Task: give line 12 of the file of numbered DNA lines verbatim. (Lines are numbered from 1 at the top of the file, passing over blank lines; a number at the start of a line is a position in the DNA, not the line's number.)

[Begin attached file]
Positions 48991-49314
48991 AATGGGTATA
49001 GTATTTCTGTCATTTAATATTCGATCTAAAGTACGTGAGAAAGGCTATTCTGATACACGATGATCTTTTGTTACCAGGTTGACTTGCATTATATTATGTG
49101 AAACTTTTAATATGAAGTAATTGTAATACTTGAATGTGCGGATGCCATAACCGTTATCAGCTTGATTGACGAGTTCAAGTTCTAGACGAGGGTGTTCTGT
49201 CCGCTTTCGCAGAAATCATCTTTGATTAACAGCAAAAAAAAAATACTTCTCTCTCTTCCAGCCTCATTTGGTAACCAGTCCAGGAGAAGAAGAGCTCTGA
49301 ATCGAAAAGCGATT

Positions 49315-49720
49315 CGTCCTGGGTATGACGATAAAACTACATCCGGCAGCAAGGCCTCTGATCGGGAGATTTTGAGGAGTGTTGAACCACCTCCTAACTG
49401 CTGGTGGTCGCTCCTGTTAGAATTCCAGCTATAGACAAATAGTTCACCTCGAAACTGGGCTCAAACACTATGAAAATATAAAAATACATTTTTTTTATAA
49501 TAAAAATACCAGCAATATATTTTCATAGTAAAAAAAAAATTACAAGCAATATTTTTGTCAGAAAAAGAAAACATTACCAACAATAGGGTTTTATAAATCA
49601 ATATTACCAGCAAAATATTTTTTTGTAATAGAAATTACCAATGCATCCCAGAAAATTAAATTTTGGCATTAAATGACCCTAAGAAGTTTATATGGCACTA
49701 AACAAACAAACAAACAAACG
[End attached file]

49701 AACAAACAAACAAACAAACG